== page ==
Last night, during an online press conference, the
president of the Recording Industry Association of
America spoke to fl
members of the colle- 'W e felt we G
giate press about the bvand watch
organization's cam-
paign against the down- entire industr
loading and uploading vibrant musi
of copyrighted music.
"We felt we could the world - m
not stand by and watch do n 1d 1
while an entire industry wO oaueu 1
- the most vibrant
music industry in the
world - was being
downloaded to death,"
RIAA President Cary Sherman said.
RIAA announced Tuesday that it will subpoena
21 colleges and universities for the names of 89 stu-
dents suspected of sharing music files illegally. The
group has ordered Internet service providers to
release the names of 532 Internet users nationwide.
Administration officials estimate that RIAA will
subpoena the names of a number of students from
the University. The University has received nine
notices of intent to subpoena the names of students.
The University has notified the students who
may face legal action.
For months, RIAA has filed lawsuits against file-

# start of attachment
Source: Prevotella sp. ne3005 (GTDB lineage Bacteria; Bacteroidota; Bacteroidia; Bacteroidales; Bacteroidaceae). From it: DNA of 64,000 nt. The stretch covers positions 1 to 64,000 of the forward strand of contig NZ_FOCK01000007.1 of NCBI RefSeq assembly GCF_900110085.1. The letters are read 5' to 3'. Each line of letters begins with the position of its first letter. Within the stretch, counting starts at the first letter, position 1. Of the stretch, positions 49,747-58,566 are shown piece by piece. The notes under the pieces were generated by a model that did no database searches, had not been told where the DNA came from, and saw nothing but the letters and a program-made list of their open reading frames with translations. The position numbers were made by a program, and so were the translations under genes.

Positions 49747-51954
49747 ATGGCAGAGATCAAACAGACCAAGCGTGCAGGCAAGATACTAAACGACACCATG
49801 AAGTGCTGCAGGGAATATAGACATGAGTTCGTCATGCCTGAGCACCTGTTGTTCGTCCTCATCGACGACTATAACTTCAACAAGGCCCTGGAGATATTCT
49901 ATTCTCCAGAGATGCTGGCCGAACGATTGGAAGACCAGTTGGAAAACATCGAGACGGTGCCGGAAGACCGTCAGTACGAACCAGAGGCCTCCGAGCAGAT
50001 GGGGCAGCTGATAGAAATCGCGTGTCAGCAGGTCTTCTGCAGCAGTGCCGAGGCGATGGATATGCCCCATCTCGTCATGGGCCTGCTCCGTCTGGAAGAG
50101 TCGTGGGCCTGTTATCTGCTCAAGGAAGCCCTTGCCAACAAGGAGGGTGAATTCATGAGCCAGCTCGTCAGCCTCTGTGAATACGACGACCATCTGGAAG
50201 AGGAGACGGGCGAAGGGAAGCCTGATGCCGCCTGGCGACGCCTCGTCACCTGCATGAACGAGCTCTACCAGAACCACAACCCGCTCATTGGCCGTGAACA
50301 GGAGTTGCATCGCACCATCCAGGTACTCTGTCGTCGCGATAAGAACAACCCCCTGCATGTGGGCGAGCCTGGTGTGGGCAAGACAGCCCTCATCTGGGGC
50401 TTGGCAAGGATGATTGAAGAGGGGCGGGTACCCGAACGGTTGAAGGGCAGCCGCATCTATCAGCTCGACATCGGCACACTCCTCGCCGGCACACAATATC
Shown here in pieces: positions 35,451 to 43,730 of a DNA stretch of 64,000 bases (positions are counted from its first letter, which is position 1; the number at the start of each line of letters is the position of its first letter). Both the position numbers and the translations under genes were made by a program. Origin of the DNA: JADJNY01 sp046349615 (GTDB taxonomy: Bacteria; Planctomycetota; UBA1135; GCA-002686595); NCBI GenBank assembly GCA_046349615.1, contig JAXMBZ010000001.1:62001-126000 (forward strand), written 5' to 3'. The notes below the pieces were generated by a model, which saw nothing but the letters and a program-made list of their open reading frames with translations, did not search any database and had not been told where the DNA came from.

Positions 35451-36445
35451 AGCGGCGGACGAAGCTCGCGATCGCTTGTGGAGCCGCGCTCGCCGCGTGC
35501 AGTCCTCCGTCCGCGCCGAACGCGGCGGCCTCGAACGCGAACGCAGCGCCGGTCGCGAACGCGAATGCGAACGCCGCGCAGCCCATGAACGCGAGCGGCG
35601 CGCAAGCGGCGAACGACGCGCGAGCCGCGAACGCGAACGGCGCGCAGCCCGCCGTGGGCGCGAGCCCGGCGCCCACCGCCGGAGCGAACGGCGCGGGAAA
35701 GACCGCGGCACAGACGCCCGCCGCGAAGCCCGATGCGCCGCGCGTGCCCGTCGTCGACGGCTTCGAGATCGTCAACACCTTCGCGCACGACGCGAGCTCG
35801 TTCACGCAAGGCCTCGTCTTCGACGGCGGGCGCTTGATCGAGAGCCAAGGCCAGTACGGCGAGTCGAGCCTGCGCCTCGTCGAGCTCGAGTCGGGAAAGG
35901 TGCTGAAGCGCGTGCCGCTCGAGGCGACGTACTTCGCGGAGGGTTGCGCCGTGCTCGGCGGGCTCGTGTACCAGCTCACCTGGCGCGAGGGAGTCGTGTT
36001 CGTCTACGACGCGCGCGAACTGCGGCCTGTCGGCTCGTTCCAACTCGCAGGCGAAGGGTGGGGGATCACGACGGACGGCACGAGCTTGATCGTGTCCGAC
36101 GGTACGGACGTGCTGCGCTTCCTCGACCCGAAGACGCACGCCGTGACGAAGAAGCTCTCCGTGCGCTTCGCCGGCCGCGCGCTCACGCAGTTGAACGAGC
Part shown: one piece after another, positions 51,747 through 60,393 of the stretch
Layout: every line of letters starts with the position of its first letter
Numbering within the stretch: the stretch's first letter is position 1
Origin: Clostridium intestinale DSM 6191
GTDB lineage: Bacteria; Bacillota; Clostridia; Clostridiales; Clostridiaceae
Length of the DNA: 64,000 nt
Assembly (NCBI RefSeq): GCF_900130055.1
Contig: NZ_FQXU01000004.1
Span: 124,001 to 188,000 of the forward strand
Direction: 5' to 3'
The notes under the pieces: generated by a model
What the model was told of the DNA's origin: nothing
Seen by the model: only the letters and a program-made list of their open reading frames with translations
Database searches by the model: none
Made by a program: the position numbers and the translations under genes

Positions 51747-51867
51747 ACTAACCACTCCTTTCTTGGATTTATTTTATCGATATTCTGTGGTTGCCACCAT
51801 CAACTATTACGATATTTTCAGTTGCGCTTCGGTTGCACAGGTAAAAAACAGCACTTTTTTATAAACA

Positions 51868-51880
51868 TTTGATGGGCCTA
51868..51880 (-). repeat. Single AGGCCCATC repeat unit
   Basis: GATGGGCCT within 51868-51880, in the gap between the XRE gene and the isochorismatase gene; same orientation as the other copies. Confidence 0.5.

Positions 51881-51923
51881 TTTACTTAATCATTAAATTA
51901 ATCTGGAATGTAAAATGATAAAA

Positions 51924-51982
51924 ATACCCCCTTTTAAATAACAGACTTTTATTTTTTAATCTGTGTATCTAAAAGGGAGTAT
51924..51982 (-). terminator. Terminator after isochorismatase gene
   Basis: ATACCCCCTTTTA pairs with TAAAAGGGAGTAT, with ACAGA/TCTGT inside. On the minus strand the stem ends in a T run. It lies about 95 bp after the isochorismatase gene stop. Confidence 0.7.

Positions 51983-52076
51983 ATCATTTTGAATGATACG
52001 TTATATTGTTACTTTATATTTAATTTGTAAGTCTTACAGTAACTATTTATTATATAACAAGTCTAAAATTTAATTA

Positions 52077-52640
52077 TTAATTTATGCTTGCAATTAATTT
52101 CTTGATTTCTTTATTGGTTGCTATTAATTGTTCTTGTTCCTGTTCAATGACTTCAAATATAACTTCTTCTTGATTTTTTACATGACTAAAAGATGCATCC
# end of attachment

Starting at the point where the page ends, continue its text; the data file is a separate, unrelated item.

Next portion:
sharers, settling more than-400 cases, and has seen
a decline in illegal file-sharing and an increase in
other file-sharing options that charge for their serv-
ices. Programs like iTunes charge 99 cents for each
song, and Wal-Mart recently unveiled an online
service charging 88 cents per song.
But record sales have consistently declined
despite RIAA's legal activity. Over the past three


years, Sherman said, sales have declined by one-
third. In 2000, the top 10 albums on Billboard's list
sold 60 million units, but in 2001 that number
decreased to 40 million. In 2002, it fell to 34 mil-
lion. Record stores near college campuses have
been hit especially hard, Sherman said.
Economics Prof. Stan Liebowitz of the Universi-
ty of Texas has researched file-sharing and the
recording industry and drawn some causal links
between music piracy and declining CD sales.
Liebowitz said lawsuits
should not be used to
>uld not stand stop file-sharing,
while an which he says will not
stop people from
m- themost downloading. He is in
n u r ifavor of other solu-
tions, like digital
as being rights management -
dea n the technology that
d Reathprevents individuals